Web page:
Editor’s Note: Nicole Hemmer is an associate professor of history and director of the Carolyn T. and Robert M. Rogers Center for the Study of the Presidency at Vanderbilt University. She is the author of “Messengers of the Right: Conservative Media and the Transformation of American Politics” and the forthcoming “Partisans: The Conservative Revolutionaries Who Remade American Politics in the 1990s.” She cohosts the history podcasts “Past Present” and “This Day in Esoteric Political History.” The views expressed in this commentary are her own. View more opinion on CNN.
Florida Gov. Ron DeSantis has a clear strategy for building support for his presidential bid: chum the waters with red meat for the Republican base, then follow his rhetorical punches with legislative and executive action. From banning books in school libraries to flying migrants to blue states to firing a progressive prosecutor, DeSantis has displayed a Trumpian knack for driving media coverage.
But his agenda in Florida — which he now envisions as a blueprint for the rest of the United States — is not just about PR stunts: He has used his power as governor to translate provocation into policy with alarming speed. In doing so, he has emerged as a new kind of Republican governor: one who has used his state to demonstrate that he can institute a more effective and aggressive version of former President Donald Trump’s politics.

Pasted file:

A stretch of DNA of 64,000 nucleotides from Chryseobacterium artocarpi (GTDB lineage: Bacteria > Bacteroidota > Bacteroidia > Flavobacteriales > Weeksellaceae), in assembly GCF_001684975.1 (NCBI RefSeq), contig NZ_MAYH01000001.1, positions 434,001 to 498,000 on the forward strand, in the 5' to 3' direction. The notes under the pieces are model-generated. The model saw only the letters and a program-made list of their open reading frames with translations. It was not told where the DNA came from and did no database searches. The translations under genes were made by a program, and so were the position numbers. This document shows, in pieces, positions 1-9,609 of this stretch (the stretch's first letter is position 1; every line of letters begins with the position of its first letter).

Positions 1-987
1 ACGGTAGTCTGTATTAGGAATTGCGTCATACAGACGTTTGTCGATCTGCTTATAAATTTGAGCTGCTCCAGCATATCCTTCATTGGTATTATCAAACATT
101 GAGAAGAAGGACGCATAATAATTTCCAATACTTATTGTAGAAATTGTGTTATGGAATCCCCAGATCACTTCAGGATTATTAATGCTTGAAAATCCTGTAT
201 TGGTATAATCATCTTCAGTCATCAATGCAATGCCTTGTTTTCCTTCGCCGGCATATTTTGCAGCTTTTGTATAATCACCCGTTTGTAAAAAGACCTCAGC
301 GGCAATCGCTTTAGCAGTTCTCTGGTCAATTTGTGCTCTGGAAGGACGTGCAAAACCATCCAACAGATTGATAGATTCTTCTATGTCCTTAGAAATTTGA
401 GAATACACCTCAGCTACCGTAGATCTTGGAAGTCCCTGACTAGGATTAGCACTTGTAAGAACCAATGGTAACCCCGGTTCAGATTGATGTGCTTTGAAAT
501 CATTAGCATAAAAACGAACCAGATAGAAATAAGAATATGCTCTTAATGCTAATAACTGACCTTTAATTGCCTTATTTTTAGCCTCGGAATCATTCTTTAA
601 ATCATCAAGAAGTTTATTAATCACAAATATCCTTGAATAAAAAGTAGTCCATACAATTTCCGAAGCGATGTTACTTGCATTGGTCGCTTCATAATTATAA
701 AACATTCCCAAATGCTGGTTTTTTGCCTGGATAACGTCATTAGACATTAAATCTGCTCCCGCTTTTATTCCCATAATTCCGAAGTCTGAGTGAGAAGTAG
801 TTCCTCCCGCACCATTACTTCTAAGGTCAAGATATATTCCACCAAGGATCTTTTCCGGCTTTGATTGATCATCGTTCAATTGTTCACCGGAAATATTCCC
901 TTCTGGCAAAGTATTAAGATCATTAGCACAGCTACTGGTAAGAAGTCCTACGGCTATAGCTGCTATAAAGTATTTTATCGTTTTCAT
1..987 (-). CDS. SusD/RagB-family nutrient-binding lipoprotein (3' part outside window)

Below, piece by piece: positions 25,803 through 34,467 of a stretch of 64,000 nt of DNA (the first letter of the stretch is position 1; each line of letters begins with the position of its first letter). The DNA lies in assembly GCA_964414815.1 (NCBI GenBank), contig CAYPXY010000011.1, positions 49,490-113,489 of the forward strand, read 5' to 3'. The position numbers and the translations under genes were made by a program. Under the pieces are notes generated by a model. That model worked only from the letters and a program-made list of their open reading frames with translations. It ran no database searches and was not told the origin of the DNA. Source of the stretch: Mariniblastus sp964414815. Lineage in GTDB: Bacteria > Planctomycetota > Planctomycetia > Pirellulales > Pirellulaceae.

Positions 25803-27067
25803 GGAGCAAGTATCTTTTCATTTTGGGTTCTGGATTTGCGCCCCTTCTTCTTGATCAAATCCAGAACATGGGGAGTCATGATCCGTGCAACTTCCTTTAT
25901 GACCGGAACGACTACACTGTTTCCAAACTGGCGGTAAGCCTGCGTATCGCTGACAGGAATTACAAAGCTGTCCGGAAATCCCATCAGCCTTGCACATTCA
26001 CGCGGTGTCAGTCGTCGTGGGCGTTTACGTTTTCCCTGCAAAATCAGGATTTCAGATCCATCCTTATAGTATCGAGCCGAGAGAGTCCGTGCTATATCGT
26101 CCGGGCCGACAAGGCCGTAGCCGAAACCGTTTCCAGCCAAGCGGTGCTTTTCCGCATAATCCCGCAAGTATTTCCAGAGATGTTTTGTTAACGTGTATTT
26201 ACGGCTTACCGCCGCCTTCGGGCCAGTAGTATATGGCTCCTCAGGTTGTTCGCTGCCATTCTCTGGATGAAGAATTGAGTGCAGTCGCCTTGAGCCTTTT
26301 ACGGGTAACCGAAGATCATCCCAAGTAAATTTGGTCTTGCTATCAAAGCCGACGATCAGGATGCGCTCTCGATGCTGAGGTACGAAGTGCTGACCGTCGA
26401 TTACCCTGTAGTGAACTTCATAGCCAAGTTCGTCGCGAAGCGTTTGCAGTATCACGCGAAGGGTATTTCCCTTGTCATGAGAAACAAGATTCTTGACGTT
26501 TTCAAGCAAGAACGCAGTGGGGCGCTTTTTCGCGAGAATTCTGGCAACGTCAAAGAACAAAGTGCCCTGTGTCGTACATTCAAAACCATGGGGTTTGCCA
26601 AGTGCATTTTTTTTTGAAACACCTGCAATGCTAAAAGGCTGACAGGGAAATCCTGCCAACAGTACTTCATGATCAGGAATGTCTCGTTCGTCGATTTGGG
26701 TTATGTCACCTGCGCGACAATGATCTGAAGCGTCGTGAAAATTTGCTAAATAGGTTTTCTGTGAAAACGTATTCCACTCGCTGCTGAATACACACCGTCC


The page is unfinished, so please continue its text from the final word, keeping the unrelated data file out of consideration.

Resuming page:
And in pursuit of these so-called culture wars, DeSantis has vastly expanded the power of the executive in Florida, which has been one of his central goals since taking office. “I want you to give me a binder of all the authorities of the governor,” he says he told the state’s general counsel shortly after becoming governor. “What can I do as a matter of constitutional right without anybody checking me?”
It turns out, quite a lot. In addition to filing complaints to shut down drag shows and firing a prosecutor he disagrees with, DeSantis has leaned on a pliant legislature, which has signed off on an agenda that allows him to seize control of municipal services and development for Disney and ban subjects taught in schools. Such significant power grabs signal an attitude toward government power that goes far beyond fights over culture, playing instead into an embrace of illiberalism that has increasingly defined much of the Republican Party.